I may not have my head quite wrapped around the whole Abraham-as-a-knight-of-faith thing, but I think I do grasp the philistine-as-a-knight-of-faith idea. It makes sense to me after having read Keyes’ book and Byron Katie’s book A Thousand Names for Joy.
In short, the Philistine Knight of Faith is a person who has managed the amazing feat of fully surrendering attachment while also zestfully embracing and pursuing her preferences. This non-attached zestful pursuit has rather dazzling results. Witness Byron Katie, who is so non-attached to her continued earthly existence that she doesn’t bat an eyelash when a dude holds a loaded gun to her belly and says “I’m going to kill you” but who also surrounds herself with lovely stuff and has a wildly successful metaphysical self-help business with her partner, the brilliant translator Stephen Mitchell.
As Kierkegaard points out, knights of faith are rather rare. I myself am nowhere near that degree of profound surrender and simultaneous hope. I am, however, deeply involved in practicing its movements to the best of my ability.
Something that I didn’t get around to fully discussing when I wrote about Throbbing, Extra-rational Optimism in my 4 Tools to Awesome Your Life post wherein I described the amazing story of how I manifested my dream lover, Dey, is that while I worked on practicing total optimism that my true love would show up (and fast!) I also worked on surrendering my attachment to having that relationship at all. In other words, I practiced the dance of faith. Paradoxically, though– I’d been trying to surrender my attachment to having a relationship for years without any success (I remained riddled with attachment! Just riddled!). It was only when I began to practice Throbbing, Extra-Rational Optimism that I would get the wonderful relationship that I longed for that I became capable of surrendering my attachment to it, my frantic seeking of it. Doesn’t that just sound immensely complicated and weird? Just describing it — I’m like, whoah, how the heck did I do that? It sounds impossible– but that’s my experience.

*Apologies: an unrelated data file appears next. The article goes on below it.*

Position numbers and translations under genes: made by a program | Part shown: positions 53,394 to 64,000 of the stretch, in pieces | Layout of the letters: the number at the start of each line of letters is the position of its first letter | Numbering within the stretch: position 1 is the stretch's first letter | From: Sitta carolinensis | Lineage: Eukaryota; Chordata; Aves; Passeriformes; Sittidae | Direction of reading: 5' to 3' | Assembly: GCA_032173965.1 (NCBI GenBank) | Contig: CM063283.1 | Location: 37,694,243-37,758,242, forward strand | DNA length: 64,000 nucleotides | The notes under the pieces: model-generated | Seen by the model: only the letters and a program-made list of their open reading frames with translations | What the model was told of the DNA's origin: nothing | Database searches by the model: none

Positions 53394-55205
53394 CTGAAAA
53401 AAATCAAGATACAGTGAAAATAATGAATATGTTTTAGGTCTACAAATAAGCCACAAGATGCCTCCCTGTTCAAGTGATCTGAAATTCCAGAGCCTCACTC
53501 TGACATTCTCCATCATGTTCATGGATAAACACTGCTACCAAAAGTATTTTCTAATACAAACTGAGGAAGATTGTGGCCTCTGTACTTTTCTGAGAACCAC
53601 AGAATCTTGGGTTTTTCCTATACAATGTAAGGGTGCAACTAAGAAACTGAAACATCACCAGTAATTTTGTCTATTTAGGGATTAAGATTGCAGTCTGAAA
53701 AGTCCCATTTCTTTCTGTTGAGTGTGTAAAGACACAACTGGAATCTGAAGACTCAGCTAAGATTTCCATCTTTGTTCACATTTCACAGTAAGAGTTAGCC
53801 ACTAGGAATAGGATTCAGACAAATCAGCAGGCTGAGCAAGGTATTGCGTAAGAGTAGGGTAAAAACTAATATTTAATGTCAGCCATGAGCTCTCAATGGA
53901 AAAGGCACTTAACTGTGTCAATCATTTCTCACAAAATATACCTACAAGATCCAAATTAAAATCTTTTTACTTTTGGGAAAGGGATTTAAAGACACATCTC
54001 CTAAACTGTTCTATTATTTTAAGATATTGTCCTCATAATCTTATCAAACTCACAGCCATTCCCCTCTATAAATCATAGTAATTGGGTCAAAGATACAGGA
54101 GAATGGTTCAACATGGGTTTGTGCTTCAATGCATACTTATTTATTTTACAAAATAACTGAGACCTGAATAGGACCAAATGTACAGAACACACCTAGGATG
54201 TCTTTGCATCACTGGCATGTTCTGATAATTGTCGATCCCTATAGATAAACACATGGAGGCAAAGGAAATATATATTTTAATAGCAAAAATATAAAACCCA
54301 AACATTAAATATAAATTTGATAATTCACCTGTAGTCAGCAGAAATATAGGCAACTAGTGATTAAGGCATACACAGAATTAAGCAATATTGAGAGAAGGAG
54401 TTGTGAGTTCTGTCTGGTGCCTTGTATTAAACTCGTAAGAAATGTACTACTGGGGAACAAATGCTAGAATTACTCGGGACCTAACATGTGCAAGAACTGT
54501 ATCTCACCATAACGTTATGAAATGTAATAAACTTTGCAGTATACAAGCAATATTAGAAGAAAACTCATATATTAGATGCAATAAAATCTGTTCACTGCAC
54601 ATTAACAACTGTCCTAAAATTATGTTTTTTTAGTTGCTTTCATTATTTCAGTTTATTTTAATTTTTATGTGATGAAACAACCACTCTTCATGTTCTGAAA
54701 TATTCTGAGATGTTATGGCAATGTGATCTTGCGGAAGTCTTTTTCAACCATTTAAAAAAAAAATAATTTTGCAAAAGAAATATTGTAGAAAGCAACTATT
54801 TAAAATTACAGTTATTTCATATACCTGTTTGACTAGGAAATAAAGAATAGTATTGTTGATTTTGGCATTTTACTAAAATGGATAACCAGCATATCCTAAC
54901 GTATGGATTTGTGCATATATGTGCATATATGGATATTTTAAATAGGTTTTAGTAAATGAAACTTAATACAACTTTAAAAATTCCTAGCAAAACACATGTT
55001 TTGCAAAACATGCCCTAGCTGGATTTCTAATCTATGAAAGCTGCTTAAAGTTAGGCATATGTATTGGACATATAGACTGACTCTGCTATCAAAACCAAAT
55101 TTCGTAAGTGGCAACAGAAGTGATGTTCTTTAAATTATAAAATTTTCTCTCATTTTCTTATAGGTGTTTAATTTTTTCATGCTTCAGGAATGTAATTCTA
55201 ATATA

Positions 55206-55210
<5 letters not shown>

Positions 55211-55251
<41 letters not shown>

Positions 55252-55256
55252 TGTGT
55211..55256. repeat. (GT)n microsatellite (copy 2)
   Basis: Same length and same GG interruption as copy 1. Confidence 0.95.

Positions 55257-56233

I want to break down and explain for you exactly how I did that, because I think it’s an immensely valuable and awesome thing to do.
And, frankly, it is a little complicated and tough to explain and easy to misunderstand. It’s also what I think is actually the way the whole law of attraction thing works. So keep tuning in right here, folks, as I endeavor in the future to lead us through the dance of faith! In the mean-time…
What to Do With that List of Desires
Well, that was an interesting jaunt through existential theology, wasn’t it? Now, you will ask, “What should I do with this damn list of 25 things I want?”
1. Notice Your Attachments / Addictions
Go through the list and make notes about what things on it you’re especially attached or addicted to. In other words, what things on that list are you totally bummed and resentful that you don’t currently have? For example, I am amazingly resentful that my poetry hasn’t been published yet by any of the magazines or book contests I’ve sent it to. It also continually bugs me that I do not have absolutely gazillions of gold coins to swim in, and that no one has yet seen fit to award my unpublished manuscripts of poetry The Nobel Prize in Literature. Of course, since I if I had gazillions of gold coins to swim in, I would also have a house that looks like a Lisa Frank sticker sheet exploded all over it, in a really good way and a gypsy caravan that is so rad I can hardly stand it, not to mention a pug puppy— it stands to reason that I am fairly resentful about my lack of these things as well.